2 substitution. Whether the alkoxide base is primary, secondary, or tertiary is not very important than the nature of the alkyl halide.
Thus benzyl terbutyl ether is prepared in high yield from benzyl chloride, a primary chloride that is incapable of undergoing
elimination, with potassium ter. butoxide (base).


The alternative synthetic route using the sodium salt of benzyl alcohol and an terbutyl halide would be much less effective, because
of increased competition from elimination, as the alkyl halide becomes 3 than it easily undergo elimination.

We take some following example also, always prefer alkyl halide as primary.


















The alternative combination, cyclohexyl bromide and sodium ethoxide, is not correct, because elimination will be the major
product.


(iii) Oximercuration demercuration of alkenes
Addition of ROH according to marknownikoffs rule without any molecular rearrangement occurs.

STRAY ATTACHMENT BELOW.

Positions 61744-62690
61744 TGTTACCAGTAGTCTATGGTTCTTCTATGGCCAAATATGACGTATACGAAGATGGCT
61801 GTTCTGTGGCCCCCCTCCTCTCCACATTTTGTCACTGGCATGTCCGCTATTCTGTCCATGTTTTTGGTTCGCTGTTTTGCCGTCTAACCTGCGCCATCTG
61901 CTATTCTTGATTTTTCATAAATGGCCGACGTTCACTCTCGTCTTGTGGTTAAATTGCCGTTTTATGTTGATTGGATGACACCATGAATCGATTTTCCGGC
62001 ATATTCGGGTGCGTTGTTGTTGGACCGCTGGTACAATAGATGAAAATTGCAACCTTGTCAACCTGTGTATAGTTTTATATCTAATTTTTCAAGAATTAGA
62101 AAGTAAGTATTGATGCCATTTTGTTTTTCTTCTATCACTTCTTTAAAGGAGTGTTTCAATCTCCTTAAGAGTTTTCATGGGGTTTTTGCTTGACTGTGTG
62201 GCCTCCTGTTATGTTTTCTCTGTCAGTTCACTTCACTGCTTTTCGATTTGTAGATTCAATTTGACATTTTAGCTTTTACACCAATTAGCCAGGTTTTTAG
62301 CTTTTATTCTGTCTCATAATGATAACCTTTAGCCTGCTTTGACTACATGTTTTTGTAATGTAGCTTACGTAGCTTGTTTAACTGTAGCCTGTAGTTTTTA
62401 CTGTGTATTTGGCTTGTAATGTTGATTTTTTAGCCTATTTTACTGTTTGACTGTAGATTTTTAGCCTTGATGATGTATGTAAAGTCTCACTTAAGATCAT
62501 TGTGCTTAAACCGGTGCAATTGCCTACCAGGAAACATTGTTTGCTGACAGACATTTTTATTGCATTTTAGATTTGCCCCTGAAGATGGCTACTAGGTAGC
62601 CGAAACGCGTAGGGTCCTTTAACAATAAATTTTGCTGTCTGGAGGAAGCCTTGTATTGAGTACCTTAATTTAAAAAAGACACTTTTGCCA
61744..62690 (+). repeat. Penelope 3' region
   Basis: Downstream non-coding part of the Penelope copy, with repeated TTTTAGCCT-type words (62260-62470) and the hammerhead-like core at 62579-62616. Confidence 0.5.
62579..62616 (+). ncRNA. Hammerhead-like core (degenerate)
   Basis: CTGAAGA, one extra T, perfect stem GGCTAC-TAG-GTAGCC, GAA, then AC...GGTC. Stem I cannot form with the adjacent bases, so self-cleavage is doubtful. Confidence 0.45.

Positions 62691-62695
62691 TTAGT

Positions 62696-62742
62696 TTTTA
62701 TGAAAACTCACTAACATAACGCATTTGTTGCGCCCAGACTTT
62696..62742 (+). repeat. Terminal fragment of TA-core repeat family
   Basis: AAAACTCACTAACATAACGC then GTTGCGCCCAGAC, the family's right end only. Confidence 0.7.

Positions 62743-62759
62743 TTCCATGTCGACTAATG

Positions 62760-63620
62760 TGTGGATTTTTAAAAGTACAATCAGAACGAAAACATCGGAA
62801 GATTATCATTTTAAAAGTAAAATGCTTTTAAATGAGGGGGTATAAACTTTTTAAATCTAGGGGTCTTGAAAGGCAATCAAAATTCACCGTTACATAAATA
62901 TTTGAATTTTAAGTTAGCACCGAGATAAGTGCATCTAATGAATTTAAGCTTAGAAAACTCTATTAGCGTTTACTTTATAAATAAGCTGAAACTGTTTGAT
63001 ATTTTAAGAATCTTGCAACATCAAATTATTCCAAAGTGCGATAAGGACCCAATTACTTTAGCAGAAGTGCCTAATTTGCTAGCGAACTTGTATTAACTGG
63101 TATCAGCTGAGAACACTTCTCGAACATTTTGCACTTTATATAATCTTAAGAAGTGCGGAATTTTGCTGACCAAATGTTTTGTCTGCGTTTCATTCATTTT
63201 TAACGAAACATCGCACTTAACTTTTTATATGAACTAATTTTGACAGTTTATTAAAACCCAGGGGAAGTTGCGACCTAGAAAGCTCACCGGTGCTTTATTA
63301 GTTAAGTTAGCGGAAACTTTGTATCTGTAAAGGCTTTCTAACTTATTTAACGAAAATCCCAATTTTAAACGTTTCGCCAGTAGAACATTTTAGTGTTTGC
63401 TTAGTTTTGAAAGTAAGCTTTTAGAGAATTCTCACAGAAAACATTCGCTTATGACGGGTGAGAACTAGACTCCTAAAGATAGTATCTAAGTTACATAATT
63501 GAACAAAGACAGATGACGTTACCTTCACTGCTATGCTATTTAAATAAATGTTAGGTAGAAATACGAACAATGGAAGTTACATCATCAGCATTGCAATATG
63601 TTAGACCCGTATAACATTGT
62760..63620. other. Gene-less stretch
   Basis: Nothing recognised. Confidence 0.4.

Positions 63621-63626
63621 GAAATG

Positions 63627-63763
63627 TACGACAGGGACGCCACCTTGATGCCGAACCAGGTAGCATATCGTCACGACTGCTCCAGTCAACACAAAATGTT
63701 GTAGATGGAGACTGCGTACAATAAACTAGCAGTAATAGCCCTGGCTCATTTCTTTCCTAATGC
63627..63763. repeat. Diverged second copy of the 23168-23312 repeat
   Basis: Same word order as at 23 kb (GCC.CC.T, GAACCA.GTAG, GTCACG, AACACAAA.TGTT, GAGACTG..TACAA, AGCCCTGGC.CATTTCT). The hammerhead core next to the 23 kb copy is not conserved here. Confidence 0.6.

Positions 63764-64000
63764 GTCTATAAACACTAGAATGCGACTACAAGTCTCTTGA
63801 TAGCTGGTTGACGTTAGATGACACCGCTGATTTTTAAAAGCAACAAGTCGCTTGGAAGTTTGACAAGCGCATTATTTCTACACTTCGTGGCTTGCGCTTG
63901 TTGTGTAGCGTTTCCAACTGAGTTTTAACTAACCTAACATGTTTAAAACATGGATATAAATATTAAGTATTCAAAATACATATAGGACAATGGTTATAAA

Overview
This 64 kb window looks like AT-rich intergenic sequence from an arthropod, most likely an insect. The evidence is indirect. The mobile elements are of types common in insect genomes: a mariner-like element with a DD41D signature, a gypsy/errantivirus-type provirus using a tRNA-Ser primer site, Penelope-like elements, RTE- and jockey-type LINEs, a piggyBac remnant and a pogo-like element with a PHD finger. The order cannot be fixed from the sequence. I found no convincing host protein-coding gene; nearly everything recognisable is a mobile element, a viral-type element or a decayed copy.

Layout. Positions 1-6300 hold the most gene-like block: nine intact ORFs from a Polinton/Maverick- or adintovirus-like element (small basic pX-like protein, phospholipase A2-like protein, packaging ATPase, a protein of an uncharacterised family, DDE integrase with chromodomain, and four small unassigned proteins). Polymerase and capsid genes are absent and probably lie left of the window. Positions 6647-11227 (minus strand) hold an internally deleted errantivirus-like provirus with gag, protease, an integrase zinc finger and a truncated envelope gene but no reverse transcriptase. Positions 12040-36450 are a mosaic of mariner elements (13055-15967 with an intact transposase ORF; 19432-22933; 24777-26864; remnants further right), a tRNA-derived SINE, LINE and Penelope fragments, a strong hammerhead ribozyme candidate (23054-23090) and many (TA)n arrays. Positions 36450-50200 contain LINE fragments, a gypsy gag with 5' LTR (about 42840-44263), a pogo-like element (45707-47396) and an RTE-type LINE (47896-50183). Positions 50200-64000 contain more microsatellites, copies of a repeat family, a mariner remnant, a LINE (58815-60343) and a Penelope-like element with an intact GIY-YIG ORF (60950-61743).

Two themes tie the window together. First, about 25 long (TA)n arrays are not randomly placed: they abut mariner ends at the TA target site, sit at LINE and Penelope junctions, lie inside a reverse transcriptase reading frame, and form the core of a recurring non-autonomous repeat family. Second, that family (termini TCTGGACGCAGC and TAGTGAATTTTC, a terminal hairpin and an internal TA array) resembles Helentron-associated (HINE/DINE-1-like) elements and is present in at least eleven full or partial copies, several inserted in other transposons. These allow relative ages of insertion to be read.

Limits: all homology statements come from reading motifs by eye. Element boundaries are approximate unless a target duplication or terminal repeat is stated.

Alcohol with diazomethane
(iv) Alcohol with diazomethane













(v) Alkyl halide with dry Ag2O











This reaction is not carried out with moist Ag
2
O because moist Ag
2
O is actually AgOH where substitution occurs and formation of alcohols from alkyl halide takes place.

Chemical properties
(i) Oxidation
Ether are less reactive due to absence of polarity, along with an ability to soluble in nonpolar substances like CCl4, that makes
ethers so often used as solvents when carrying out many organic reactions. Nevertheless, most ethers are explosive and hazardous
materials, and precautions must be taken when using them. Diethyl ether is extremely flammable and because of its high volati lity
can form explosive mixtures in air very quickly. Open flames must never be present in laboratories where diethyl ether is being
used regularly.

A second dangerous property of ethers is when they undergo oxidation in presence of air to form explosive peroxides. Where air
oxidation of diethyl ether gives explosive strained peroxide proceeds according to the following equation.


The reaction is a free-radical type, and oxidation occurs at the carbon that contain the ether oxygen to form a hydroperoxide, a










compound of the type ROOH. Hydroperoxides tend to be unstable and shock-sensitive due to molecular strain. On standing, they
form related peroxidic derivatives, which are also. Due to this, one should never use old bottles of dialkyl ethers, and extr eme care